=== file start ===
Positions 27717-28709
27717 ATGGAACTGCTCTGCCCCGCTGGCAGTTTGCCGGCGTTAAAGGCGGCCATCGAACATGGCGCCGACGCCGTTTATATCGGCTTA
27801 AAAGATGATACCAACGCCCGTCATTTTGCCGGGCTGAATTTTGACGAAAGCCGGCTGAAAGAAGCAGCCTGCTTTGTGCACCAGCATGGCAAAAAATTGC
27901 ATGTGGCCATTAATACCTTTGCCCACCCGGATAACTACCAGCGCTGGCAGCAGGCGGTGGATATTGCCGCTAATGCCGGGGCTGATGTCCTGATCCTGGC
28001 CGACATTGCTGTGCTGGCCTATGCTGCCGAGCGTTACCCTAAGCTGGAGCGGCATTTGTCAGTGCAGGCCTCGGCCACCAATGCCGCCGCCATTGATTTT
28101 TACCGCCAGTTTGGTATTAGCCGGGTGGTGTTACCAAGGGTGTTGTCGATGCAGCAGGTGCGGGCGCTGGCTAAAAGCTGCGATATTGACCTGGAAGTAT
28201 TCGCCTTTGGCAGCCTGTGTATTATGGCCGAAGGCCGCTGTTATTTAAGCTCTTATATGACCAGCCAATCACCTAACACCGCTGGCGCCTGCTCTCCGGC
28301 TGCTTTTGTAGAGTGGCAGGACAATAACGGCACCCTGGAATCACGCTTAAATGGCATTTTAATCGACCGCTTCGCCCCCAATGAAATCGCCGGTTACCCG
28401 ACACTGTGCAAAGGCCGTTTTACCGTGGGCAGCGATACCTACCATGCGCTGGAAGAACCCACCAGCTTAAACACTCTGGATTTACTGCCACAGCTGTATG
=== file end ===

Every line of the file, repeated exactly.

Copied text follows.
Positions 27717-28709
27717 ATGGAACTGCTCTGCCCCGCTGGCAGTTTGCCGGCGTTAAAGGCGGCCATCGAACATGGCGCCGACGCCGTTTATATCGGCTTA
27801 AAAGATGATACCAACGCCCGTCATTTTGCCGGGCTGAATTTTGACGAAAGCCGGCTGAAAGAAGCAGCCTGCTTTGTGCACCAGCATGGCAAAAAATTGC
27901 ATGTGGCCATTAATACCTTTGCCCACCCGGATAACTACCAGCGCTGGCAGCAGGCGGTGGATATTGCCGCTAATGCCGGGGCTGATGTCCTGATCCTGGC
28001 CGACATTGCTGTGCTGGCCTATGCTGCCGAGCGTTACCCTAAGCTGGAGCGGCATTTGTCAGTGCAGGCCTCGGCCACCAATGCCGCCGCCATTGATTTT
28101 TACCGCCAGTTTGGTATTAGCCGGGTGGTGTTACCAAGGGTGTTGTCGATGCAGCAGGTGCGGGCGCTGGCTAAAAGCTGCGATATTGACCTGGAAGTAT
28201 TCGCCTTTGGCAGCCTGTGTATTATGGCCGAAGGCCGCTGTTATTTAAGCTCTTATATGACCAGCCAATCACCTAACACCGCTGGCGCCTGCTCTCCGGC
28301 TGCTTTTGTAGAGTGGCAGGACAATAACGGCACCCTGGAATCACGCTTAAATGGCATTTTAATCGACCGCTTCGCCCCCAATGAAATCGCCGGTTACCCG
28401 ACACTGTGCAAAGGCCGTTTTACCGTGGGCAGCGATACCTACCATGCGCTGGAAGAACCCACCAGCTTAAACACTCTGGATTTACTGCCACAGCTGTATG